The Q&A afterwards was one of the best I've witnessed at a CC, although that possibly might not be saying much. The biggest surprise was how consistent the audience was in their questioning; there were clearly some pretty major flaws in what Maajid was saying tonight and a number of us had picked up on it. The cracks were beginning to show I think.

Although I didn't ask them personally all of my questions were covered, if not adequately answered:

  • What makes something personal or political? The state decides. How? Arbitrarily.
  • What happens if the state restricts Islamic practise as a consequence of reason and logic? There is a difference between "state legality" and whether something is Halal or not, so the two things exist on different planes and so shouldn't affect one another.
  • Is it possible for an Islamist regime to establish a "secular friendly" society, and if so what's wrong with that? This is a question of semantics, and Maajid wouldn't describe such a regime as Islamist.
The Q&A was also interesting in that it sometimes appeared to be a bit of a love-in of ex-HT members, all relating to (if not agreeing with) Maajid (and I guess it wasn't surprising that Ed Husain was in the audience). For some, the reformation they went though gave them each an insight into the matters at hand. Although not a relevant observation, it had amused me anyway.

In conclusion, today's speaker seemed to be promoting nothing more than plain ol' secularism and so nothing particularly new. His background in HT added a slight twist, but only in that at times he seemed to use the same language, style and - dare I say it - extreme view as he might have when he was still a member; it had just been applied to secularism, possibly as a way to compensate for previous sins.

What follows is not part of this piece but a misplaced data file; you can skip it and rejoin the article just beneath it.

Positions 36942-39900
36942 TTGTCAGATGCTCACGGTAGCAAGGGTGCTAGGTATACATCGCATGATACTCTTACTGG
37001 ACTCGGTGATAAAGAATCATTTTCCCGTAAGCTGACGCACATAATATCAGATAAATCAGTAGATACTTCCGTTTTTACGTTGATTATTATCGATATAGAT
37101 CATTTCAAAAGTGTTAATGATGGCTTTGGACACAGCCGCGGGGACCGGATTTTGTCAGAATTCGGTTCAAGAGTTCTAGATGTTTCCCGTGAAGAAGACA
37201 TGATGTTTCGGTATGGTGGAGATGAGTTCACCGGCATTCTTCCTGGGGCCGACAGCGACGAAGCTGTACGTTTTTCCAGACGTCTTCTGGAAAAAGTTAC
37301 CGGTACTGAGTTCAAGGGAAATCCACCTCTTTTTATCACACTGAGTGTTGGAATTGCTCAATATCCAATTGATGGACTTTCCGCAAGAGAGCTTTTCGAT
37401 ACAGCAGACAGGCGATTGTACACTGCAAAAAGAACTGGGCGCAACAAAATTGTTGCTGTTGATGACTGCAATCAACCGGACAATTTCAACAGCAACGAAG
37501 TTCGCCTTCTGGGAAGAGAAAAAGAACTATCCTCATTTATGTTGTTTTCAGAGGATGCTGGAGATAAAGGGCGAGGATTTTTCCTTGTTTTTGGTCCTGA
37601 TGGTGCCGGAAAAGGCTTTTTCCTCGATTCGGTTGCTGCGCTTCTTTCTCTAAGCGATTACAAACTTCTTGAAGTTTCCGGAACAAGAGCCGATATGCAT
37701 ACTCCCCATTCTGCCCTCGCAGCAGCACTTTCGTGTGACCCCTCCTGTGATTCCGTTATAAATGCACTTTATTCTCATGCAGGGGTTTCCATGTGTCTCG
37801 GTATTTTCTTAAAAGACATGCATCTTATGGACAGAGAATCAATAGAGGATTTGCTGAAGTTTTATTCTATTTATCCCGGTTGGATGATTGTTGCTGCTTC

In fact, I actually agreed with a lot of the common sense that he dictated (regarding tolerance of opinion and interpretation for example), but some of his deeper arguments regarding secularism were just way too inconsistent for me to swallow whole. And to make the connection one last time, this is precisely the reaction I had towards those promoting the ideas of the Hizb ut-Tahrir too.


  1. Anonymous00:04

    By the grace of Allah (SWT) Hizb ut Tahrir continues its work for the re-establishment of the Islamic State, which will have one elected khaleef and a consultative assembley which will adopt laws based upon Islamic jurisprudence and interpretation. There is no doubt that there are other structures of governance with Islamic justifications, but just like a company adopts a policy to pursue and ensures all its staff adopt that policy to move forward, Hizb ut tahrir adopts on a structure of governance based upon an Islamic evidence and all its members execute this policy in the Muslim world - to move forward.